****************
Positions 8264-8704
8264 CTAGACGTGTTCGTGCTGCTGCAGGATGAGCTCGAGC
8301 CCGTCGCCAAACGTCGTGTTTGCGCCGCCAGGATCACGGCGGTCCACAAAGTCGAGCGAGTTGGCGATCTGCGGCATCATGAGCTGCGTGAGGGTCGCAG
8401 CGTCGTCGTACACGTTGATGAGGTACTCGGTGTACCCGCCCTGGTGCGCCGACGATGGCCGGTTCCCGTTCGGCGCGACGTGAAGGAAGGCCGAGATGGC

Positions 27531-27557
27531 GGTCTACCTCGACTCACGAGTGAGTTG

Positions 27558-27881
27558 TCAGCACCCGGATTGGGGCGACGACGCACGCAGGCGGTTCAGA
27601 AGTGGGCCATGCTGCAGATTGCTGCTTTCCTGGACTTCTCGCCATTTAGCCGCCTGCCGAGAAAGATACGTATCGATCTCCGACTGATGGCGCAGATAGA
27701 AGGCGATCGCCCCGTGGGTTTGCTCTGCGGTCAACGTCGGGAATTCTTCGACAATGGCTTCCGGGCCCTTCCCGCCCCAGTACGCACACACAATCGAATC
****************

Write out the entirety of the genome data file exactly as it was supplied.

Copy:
Positions 8264-8704
8264 CTAGACGTGTTCGTGCTGCTGCAGGATGAGCTCGAGC
8301 CCGTCGCCAAACGTCGTGTTTGCGCCGCCAGGATCACGGCGGTCCACAAAGTCGAGCGAGTTGGCGATCTGCGGCATCATGAGCTGCGTGAGGGTCGCAG
8401 CGTCGTCGTACACGTTGATGAGGTACTCGGTGTACCCGCCCTGGTGCGCCGACGATGGCCGGTTCCCGTTCGGCGCGACGTGAAGGAAGGCCGAGATGGC

Positions 27531-27557
27531 GGTCTACCTCGACTCACGAGTGAGTTG

Positions 27558-27881
27558 TCAGCACCCGGATTGGGGCGACGACGCACGCAGGCGGTTCAGA
27601 AGTGGGCCATGCTGCAGATTGCTGCTTTCCTGGACTTCTCGCCATTTAGCCGCCTGCCGAGAAAGATACGTATCGATCTCCGACTGATGGCGCAGATAGA
27701 AGGCGATCGCCCCGTGGGTTTGCTCTGCGGTCAACGTCGGGAATTCTTCGACAATGGCTTCCGGGCCCTTCCCGCCCCAGTACGCACACACAATCGAATC